Peer review

Before going to publication, a research report is sent other psychologists who are knowledgeable in the research topic for them to review the study, and check for any problems

Pilot study

A small scale study conducted to ensure the method will work according to plan. If it doesn’t then amendments can be made.

Positive correlation

A relationship exists between two covariables where as one increases, so does the other

Presumptive consent

Asking a group of people from the same target population as the sample whether they would agree to take part in such a study, if yes then presume the sample would

Primary data

Information that the researcher has collected him/herself for a specific purpose e.g. data from an experiment or observation

Prior general consent

Before participants are recruited they are asked whether they are prepared to take part in research where they might be deceived about the true purpose


How likely something is to happen – can be expressed as a number (0.5) or a percentage (50% change of tossing coin and getting a head)

Protection of participants

Participants should be protected from physical or mental health, including stress - risk of harm must be no greater than that to which they are exposed in everyday life

Qualitative data

Descriptive information that is expressed in words

Quantitative data

Information that can be measured and written down with numbers.

Quasi experiment

An experiment often conducted in controlled conditions where the IV simply exists so there can be no random allocation to the conditions


A set of written questions that participants fill in themselves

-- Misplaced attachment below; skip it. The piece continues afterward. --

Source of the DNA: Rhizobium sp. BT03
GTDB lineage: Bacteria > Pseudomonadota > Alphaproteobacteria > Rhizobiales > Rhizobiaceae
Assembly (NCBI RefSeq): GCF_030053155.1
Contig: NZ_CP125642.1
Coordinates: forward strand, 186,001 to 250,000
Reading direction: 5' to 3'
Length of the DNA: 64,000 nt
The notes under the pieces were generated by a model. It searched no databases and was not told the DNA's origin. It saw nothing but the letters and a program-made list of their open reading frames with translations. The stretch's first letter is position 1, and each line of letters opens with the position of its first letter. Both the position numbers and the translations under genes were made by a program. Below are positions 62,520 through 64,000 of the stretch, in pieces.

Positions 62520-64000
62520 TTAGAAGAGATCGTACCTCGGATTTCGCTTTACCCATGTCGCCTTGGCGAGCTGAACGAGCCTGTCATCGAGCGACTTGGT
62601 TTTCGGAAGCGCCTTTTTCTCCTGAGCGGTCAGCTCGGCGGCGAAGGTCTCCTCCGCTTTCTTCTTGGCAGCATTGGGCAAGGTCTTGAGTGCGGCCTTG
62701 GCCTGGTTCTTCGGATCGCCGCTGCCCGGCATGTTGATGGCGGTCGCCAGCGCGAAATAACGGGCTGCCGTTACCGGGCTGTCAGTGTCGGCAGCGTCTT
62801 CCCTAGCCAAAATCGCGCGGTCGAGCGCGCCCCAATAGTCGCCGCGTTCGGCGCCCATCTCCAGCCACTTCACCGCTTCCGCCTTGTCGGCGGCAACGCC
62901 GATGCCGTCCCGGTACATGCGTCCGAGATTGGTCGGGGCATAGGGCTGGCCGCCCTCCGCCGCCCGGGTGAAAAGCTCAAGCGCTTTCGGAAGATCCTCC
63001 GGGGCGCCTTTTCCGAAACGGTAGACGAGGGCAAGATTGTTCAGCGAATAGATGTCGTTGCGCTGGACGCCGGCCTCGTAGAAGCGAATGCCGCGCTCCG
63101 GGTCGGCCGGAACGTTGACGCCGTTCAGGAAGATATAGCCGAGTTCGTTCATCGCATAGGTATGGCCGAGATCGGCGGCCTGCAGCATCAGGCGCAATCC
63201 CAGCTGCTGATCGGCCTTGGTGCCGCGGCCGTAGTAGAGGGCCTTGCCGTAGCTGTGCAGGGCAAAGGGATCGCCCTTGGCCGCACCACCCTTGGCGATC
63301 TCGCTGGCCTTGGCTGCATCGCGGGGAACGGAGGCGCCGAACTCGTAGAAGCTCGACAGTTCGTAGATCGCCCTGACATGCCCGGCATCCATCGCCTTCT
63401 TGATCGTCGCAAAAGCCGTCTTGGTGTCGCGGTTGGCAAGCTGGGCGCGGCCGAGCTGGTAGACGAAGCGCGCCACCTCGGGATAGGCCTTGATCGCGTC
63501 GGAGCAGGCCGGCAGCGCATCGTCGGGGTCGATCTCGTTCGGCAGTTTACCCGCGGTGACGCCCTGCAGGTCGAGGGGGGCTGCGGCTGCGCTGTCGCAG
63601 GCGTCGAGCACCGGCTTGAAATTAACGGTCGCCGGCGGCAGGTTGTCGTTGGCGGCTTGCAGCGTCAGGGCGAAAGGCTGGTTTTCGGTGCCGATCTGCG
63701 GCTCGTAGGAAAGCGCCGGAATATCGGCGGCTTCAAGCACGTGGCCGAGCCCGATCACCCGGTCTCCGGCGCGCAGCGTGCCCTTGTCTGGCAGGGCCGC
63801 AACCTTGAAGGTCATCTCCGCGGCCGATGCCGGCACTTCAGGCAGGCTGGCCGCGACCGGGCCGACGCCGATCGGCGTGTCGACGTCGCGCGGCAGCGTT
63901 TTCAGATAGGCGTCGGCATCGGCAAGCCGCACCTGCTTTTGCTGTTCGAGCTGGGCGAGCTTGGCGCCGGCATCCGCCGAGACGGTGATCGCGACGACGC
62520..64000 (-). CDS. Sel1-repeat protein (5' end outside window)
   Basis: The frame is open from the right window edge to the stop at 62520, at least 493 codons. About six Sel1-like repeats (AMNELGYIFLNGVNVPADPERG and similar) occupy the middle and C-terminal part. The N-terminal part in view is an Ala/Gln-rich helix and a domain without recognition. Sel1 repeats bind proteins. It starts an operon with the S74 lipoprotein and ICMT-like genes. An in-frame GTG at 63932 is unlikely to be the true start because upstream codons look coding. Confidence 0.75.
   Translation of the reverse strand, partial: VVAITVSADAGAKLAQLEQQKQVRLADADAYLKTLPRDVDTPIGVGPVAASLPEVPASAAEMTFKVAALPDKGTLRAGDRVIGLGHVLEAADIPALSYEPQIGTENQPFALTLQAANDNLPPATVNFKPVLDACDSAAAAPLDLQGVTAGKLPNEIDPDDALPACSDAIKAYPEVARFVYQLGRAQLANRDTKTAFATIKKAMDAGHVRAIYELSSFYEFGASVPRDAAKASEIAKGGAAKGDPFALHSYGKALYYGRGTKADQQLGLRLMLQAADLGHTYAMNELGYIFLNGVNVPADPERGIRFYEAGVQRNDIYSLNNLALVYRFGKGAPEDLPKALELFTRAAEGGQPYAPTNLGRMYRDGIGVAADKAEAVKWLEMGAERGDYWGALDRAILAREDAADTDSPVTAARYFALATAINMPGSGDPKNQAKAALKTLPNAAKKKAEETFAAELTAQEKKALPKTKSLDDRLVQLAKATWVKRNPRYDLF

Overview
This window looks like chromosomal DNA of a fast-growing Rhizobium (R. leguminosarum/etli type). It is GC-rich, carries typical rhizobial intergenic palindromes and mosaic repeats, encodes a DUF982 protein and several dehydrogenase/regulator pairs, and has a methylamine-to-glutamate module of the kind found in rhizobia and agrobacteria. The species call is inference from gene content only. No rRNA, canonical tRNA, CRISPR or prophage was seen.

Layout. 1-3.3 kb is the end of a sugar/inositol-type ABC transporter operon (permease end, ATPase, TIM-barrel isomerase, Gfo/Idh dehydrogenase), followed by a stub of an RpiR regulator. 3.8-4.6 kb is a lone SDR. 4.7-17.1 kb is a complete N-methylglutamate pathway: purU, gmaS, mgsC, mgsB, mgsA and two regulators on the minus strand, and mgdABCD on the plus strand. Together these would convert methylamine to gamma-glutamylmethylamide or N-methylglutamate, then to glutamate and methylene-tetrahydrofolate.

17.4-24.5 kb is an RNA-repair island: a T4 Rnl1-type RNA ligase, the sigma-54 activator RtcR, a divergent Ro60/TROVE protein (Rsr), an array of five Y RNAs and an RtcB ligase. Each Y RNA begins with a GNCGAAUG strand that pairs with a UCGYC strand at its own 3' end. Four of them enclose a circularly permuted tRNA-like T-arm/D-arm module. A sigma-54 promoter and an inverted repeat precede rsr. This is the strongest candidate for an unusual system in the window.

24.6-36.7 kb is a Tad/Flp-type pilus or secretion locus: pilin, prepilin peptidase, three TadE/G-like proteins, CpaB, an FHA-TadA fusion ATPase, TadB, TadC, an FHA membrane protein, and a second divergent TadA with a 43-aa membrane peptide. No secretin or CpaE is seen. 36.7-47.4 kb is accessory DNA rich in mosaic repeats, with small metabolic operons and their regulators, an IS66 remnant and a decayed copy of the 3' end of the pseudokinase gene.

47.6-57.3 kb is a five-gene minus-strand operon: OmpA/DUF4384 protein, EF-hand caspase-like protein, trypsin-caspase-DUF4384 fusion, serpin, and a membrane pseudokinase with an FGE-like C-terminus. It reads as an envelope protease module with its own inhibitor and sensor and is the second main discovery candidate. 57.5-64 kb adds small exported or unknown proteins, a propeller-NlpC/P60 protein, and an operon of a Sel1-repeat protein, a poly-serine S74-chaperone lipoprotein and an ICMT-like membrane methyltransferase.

Random sampling

A sampling technique where everyone in the target population has an equal chance of being selected


Refers to the practice of using chance methods (e.g. flipping a coin' to allocate participants to the conditions of an investigation


The distance between the lowest and the highest value in a set of scores.


A measure of dispersion which involves subtracting the lowest score from the highest score in a set of data


Whether something is consistent. In the case of a study, whether it is replicable.

Repeated measures design

An experimental design where each participants takes part in both/all conditions of the IV

Representative sample

A sample that that closely matched the target population as a whole in terms of key variables and characteristics

Retrospective consent

Once the true nature of the research has been revealed, participants should be given the right to withdraw their data if they are not happy.

Right to withdraw

Participants should be aware that they can leave the study at any time, even if they have been paid to take part.


A group of people that are drawn from the target population to take part in a research investigation


Used to plot correlations where each pair of values is plotted against each other to see if there is a relationship between them.

Secondary data

Information that someone else has collected e.g. the work of other psychologists or government statistics

Semi-structured interview